Well, as far as I'm concerned you could end the movie right there.
That, that is the fear, the terror, the gnawing abyss of horror at the heart of the entire genre, for me if for no one else. It was really the topic of the entirety of my own stab at post-apocalyptic zombie fiction, The Outbreak, if you recall. Here's how I put it when Sam Costello interviewed me about the blog:
a big part of what I wanted to address in The Outbreak was the notion that tragedy and catastrophe and death are not inherently ennobling, and that instead of being Jake Weber's character from Dawn of the Dead (or, on the flipside, some total nutjob psychopath a la some of the bad guys from The Stand) we're just as likely to be the asshole guy who ditches them when the bus flips over, or Barbara from Night of the Living Dead, or (this might have been the biggest touchstone of all for me) Bill Paxton's Marine character from Aliens. We might react in a really venal way, we might be mean or cowardly, we might just fall apart.... my biggest fear, my sort of existential fear, is that there are some things you can do or mistakes you can make that can never, ever be fixed. You can't make up for them, you can't make amends for them, you can't undo them, you can't fix them. You're left with the consequences for the rest of your life. The guilt of that haunts me and frightens me more than any zombie. So that's really what the blog became about--finding and focusing on anything I'd done in my life that had me frightened that it might be irrevocable and unsolvable and disastrous.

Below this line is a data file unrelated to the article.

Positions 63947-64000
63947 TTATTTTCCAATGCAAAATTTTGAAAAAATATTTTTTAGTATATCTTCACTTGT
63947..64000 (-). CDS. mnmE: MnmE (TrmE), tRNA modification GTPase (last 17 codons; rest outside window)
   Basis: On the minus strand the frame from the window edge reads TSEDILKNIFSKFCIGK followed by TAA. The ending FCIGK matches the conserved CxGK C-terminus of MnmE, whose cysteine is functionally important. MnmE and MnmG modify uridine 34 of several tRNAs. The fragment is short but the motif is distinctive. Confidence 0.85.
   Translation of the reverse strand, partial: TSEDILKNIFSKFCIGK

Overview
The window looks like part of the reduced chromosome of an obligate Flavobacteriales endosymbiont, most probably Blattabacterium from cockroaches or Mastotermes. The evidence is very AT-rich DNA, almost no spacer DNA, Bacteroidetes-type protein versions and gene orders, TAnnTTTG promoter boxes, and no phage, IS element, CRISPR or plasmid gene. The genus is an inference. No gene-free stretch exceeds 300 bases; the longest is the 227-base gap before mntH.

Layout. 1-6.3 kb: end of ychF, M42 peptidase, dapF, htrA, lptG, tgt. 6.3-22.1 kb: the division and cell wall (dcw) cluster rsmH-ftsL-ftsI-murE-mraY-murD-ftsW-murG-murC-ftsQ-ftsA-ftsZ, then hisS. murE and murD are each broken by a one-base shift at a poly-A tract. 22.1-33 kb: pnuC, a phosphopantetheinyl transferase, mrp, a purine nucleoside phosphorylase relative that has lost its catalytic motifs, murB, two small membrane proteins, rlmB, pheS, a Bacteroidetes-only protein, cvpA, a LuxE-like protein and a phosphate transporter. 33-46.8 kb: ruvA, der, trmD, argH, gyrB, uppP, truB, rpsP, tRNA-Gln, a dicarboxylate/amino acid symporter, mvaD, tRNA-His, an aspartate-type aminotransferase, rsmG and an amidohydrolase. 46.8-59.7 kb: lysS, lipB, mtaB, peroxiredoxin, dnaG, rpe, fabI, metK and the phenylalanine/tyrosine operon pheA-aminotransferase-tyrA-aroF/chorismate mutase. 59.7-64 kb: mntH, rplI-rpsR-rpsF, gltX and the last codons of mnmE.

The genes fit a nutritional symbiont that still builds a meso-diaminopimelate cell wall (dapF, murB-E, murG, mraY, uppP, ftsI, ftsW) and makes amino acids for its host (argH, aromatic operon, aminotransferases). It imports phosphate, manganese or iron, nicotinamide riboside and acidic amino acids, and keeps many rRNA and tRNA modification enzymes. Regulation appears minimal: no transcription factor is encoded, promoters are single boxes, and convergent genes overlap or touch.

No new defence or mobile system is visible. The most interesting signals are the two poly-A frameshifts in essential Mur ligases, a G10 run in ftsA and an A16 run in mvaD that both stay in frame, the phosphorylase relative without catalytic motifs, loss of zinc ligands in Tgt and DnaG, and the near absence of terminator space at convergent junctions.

To discover that this was going to be the lynchpin and prime motivator of an entire zombie film? O joy, o nihilistic rapture. I'll admit I was a little troubled by his said-to-himself reaction to what had just happened at the end of the sequence: Instead of breaking down sobbing, as I probably would have had him do, he let loose a torrent of "Shit! Oh fuck! Oh fuck! Oh shit!", like a housecat owner who just realized he'd left the window open with no screen in place. In my theatre at least, this was treated like a laugh line, and I got nervous as to the ultimate approach the filmmakers would take. But in retrospect, perhaps I shouldn't have been. Perhaps the verbal inadequacy of his response to the tragedy was commensurate with the moral inadequacy of his reaction to its onset?